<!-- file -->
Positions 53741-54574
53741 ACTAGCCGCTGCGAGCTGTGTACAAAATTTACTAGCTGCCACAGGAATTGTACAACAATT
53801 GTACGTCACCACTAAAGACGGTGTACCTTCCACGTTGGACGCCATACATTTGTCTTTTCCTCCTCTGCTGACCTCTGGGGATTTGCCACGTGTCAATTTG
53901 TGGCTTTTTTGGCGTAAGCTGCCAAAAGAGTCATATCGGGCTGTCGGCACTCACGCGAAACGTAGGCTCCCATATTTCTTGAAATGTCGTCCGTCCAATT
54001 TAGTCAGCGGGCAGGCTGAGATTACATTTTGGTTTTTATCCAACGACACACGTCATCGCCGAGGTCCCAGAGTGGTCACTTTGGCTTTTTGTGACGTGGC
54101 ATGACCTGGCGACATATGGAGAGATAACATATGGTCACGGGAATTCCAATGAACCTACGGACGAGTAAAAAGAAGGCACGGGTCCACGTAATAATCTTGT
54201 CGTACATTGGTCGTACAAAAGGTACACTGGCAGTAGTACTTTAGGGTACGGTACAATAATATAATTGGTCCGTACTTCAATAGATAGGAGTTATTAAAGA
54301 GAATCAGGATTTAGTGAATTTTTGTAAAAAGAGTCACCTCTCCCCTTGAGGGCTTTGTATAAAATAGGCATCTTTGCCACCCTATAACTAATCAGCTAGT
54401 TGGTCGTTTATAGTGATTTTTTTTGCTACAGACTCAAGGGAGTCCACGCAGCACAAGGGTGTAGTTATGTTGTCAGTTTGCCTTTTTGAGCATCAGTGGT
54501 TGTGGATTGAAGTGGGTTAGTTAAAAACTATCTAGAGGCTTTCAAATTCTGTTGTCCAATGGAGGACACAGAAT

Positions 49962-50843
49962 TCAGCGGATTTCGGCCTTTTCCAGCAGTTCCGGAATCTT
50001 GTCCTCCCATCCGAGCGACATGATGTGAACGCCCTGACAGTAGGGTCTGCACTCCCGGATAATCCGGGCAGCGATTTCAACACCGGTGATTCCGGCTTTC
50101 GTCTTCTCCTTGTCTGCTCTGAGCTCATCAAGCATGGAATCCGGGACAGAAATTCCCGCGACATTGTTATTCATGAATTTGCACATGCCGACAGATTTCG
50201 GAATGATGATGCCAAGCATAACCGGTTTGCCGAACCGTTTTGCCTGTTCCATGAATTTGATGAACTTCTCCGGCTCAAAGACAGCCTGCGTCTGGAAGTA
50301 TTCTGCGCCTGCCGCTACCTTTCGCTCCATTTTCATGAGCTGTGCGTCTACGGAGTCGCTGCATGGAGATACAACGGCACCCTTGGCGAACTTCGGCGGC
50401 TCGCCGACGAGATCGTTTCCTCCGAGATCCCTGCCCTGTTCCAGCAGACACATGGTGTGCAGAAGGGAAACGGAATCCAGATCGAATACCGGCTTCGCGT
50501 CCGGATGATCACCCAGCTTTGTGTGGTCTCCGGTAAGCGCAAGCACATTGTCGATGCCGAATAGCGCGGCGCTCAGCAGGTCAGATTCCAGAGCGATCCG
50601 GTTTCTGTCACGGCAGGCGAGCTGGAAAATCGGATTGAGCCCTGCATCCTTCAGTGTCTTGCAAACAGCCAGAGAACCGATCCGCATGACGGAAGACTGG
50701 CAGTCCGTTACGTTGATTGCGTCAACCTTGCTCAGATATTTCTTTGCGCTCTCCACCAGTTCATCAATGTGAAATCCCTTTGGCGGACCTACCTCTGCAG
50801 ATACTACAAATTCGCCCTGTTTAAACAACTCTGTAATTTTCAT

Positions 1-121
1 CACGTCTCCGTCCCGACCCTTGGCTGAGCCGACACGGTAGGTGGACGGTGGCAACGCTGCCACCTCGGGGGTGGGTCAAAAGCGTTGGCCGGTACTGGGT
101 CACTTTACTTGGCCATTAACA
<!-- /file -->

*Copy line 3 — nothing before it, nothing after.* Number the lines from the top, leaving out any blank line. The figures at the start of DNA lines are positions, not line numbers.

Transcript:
53801 GTACGTCACCACTAAAGACGGTGTACCTTCCACGTTGGACGCCATACATTTGTCTTTTCCTCCTCTGCTGACCTCTGGGGATTTGCCACGTGTCAATTTG